Friday, January 04, 2008

San Diego Judge Disagrees with Judge Brewster, Upholds RIAA Complaint, Strikes All of Defendant's Counterclaims

In a case of which we were unaware until today, Atlantic v. Serrano, a San Diego judge has denied the defendant's motion to dismiss the RIAA complaint and granted the RIAA's motion to dismiss all of defendant's counterclaims, including counterclaims for declaratory judgment of noninfringement, invasion of privacy, trespass to chattels, violation of computer fraud and abuse act, and intentional infliction of emotional distress.

Interestingly, this was the same court in which another judge, Judge Rudi Brewster, threw out the RIAA's complaint as "conclusory" "boilerplate" "speculation".

December 28, 2007, Order and Decision Denying Motion to Dismiss Complaint and Granting Motion to Dismiss Counterclaims*

* Document published online at Internet Law & Regulation

Keywords: digital copyright law online internet law legal download upload peer to peer p2p file sharing filesharing music movies indie independent label freeculture creative commons pop/rock artists riaa independent mp3 cd favorite songs intellectual property


James said...

No mention in the counterclaim of MediaSentry being an unlicensed investigator? Why not?

Anonymous said...

On Feburary 8, 2007 at 18:47:06 EST Plaintiffs allegedly identified an individual using a P2P network at...

This judge clearly does not understand the facts of this case. It is not possible to identify an individual in this manner. Is this the judge's fault, or has someone not explained them to him properly?

Among other things, people don't share files. Computers share files. Have you identified the exact computer? Oh, I thought not.

Users of P2P networks can be identified by their Internet Protocol ("IP") address because each computer or network device that connects to a P2P network must have a unique IP address within the Internet to deliver files from one computer or network device to another.

I want to absolutely scream at this judge. He gets as far as "network device", and then looks like a total fool in his reasoning from that point – as though a "network device" is just another computer sharing files.

Would it be sufficient to bring in 255 computers, all connected through hubs to a single router, with all 255 computers showing the very same IP address to the Internet, and to the tools MediaSentry has used to identify this "individual"? Would the judge then see that the Plaintiffs have identified absolutely nothing except for an ISP account holder, provided that they actually got the IP address and time correct?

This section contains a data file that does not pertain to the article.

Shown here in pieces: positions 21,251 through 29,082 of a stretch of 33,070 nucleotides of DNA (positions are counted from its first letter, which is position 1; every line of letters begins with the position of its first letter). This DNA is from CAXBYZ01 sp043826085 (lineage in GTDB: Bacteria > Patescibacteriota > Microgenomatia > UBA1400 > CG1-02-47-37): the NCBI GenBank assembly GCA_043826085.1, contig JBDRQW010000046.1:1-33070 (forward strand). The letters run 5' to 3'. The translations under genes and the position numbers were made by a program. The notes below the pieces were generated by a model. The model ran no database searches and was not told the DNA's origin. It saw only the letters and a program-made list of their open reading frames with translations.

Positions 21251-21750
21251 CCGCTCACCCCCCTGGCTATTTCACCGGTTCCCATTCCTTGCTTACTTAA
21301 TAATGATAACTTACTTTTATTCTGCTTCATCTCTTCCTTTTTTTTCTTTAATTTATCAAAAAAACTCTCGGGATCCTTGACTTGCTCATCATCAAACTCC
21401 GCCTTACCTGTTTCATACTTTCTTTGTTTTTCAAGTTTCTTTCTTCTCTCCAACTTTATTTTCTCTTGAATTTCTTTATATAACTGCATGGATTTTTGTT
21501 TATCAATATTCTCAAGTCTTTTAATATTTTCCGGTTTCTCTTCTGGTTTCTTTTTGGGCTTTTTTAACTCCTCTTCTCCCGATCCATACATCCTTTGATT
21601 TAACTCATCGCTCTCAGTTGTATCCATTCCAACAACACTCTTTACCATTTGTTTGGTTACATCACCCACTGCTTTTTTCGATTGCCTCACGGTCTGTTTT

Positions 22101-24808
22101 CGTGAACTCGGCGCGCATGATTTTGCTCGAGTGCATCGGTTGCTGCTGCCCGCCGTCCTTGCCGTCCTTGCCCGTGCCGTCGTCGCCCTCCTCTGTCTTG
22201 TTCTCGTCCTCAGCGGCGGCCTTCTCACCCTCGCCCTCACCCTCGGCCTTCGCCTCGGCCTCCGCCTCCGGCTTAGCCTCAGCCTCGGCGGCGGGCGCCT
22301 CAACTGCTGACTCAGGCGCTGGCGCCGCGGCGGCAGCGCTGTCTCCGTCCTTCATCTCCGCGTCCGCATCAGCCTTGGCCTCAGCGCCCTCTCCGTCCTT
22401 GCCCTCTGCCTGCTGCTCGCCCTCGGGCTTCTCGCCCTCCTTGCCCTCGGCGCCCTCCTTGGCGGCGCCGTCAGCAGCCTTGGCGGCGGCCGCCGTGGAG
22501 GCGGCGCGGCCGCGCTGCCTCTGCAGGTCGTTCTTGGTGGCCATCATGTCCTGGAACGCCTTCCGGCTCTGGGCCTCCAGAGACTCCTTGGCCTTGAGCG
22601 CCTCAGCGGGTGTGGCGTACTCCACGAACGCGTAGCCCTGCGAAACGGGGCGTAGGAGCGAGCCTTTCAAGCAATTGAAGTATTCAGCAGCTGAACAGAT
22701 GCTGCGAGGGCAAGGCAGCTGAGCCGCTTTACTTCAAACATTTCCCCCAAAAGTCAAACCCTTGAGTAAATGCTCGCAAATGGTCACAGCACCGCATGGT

To establish a copyright infringement claim, plaintiffs must allege…(2)that defendant copied constituent elements of the work that are original.

In short, this judge buys into the argument that the moment you rip a CD you own to your computer hard drive, you have "Stolen One Copy." Distribution need not even be discussed.

Can you request another judge in a trial when your current judge has clearly shown is lack of grasp of the issues being argued? You should be able to.

There is no point in going on any further with point out obvious errors of fact and judgment in this decision. This judge absolutely destroys the idea that you can receive a fair trial under the law as written in federal court against a big corporation.

Mr. A.

James said...

"In short, this judge buys into the argument that the moment you rip a CD you own to your computer hard drive, you have "Stolen One Copy." Distribution need not even be discussed." -Mr. A

This judge believes everything the RIAA has spoken...or is that "misspoken?"

Anonymous said...

You know, if the Plaintiffs have actually identified an individual using a P2P network using merely an IP address and a time-stamp, does this mean that they could identify that very same individual using a P2P network a second time, again using just an IP address and a time-stamp *if* that individual was using a different ISP account the second time?

I think not!

Yet that's exactly what the statement of identifying an individual means. They have identified a particular person who has done the dirty deed. And isn't the law supposed to be precise in how they use words?